A specific approach that almost always evokes initial resistance and subsequent surprise and pleasure is the question paper. Students must write a page or two, in paragraph form, about the text they are examining, but every sentence must be a question. So, for example, if they are confronting John Donne's "The Flea" (always a winner with students) for the first time, they must come to class having read the poem carefully and with a paper of questions. When students approach their task, they cannot imagine how a paper of questions will be anything more than a disjointed and literal list: "Why is he writing about a flea? Is it a man or woman talking, and who is he talking to?" However, as they write, their questions start building and become, increasingly, speculations about meaning, hypotheses about imagery patterns and their intention, contemplations about possible irony and sexual innuendo. "Why does he use the word suck twice so early in the poem and then again at the end? Isn't the diction level of that word lower than the rest of the poem? Is he (I'm pretty sure it's he now) trying to convince the woman? Are they in bed? Why does't the author alternate his voice with hers?" In effect, they wonder themselves into the authentic beginnings of understanding before they even come to class, before a teacher has posed a single question to them.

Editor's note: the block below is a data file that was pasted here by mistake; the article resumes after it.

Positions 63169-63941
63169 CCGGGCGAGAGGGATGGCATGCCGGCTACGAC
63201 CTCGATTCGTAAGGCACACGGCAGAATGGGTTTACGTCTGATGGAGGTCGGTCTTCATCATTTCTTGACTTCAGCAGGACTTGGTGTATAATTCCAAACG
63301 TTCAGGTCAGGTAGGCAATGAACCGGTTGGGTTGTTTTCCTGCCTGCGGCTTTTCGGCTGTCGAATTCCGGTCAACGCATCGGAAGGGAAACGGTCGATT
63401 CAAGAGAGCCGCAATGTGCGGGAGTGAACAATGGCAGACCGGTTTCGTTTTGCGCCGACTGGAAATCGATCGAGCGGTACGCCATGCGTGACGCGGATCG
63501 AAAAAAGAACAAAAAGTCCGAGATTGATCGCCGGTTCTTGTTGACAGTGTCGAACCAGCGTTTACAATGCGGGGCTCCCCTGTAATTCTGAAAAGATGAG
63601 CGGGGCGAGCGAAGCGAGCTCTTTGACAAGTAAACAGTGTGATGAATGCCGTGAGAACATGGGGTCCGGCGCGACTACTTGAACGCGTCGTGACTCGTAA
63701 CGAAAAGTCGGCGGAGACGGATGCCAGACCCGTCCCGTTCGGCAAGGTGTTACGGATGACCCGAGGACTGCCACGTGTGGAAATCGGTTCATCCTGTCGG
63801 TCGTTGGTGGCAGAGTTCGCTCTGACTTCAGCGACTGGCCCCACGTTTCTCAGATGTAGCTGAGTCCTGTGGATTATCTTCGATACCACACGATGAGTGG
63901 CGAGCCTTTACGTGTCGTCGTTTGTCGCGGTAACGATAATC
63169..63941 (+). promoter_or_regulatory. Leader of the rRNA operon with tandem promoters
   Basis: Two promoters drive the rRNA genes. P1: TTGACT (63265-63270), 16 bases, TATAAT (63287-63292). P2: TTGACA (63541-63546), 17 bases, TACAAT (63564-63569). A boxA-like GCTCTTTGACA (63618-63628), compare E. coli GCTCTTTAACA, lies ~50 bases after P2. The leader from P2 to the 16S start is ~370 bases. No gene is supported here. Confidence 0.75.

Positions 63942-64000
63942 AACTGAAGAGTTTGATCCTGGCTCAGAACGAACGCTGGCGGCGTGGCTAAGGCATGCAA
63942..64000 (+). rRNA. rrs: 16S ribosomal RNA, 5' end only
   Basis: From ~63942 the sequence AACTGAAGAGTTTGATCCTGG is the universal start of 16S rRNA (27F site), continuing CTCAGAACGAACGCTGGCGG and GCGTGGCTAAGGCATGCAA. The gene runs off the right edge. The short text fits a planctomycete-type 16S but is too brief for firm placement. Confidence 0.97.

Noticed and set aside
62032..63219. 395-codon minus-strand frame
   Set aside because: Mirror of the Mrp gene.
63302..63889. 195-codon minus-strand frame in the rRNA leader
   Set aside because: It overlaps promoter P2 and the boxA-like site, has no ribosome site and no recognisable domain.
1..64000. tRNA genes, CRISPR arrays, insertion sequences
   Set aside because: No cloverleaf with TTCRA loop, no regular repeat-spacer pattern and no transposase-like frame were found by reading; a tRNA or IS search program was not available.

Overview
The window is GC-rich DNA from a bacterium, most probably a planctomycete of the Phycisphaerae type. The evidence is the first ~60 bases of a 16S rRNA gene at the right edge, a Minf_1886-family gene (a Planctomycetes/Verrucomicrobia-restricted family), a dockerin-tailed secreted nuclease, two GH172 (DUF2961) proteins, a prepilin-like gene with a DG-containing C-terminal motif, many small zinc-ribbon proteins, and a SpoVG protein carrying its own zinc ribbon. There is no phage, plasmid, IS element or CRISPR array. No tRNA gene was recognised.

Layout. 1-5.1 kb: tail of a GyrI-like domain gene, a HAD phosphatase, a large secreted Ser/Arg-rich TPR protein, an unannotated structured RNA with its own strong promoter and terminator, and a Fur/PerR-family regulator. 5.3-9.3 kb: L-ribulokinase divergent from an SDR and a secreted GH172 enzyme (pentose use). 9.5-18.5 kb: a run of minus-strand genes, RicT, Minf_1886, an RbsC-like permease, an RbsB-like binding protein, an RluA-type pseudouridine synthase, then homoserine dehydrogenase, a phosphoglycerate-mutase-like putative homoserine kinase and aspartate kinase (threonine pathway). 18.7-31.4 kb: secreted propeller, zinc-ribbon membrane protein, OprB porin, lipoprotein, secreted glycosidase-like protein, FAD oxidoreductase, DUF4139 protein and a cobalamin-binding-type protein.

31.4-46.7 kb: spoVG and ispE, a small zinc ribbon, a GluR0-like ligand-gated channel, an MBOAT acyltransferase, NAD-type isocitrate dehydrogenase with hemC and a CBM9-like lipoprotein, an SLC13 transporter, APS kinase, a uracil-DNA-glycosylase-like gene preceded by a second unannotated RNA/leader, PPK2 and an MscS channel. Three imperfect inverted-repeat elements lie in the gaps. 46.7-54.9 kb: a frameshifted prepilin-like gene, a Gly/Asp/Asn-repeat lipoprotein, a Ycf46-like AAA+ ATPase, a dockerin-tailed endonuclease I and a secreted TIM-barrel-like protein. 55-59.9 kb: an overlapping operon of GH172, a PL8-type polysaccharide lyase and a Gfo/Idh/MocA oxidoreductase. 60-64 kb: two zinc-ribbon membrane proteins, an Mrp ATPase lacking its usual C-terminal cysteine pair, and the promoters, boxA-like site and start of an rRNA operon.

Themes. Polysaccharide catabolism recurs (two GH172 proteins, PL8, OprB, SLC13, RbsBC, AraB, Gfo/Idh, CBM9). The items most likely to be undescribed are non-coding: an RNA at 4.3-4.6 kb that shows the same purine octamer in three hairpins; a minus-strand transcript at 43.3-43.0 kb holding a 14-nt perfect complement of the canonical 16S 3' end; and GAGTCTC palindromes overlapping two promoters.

Another technique to use is the reflection paper or thought piece. These assignments are meant to help students to focus on a question, an issue, a line, a word, or anything that strikes their interest in the reading assignment. Though they are informal "writing-to-learn" assignments and are not meant to be revised, they might well become the basis of a later, more formal writing assignment. Teachers can have all students write thought pieces on a given day and then have them hear others' reflections, either as a whole-class or small-group activity. Alternatively, teachers can have two or three students write reflections for each class and use these reflections as opening gambits for whole-class discussion. Students who know they will be reading their reflections to all their classmates as opposed to merely submitting them to the teacher tend to see the writing stakes as considerably higher.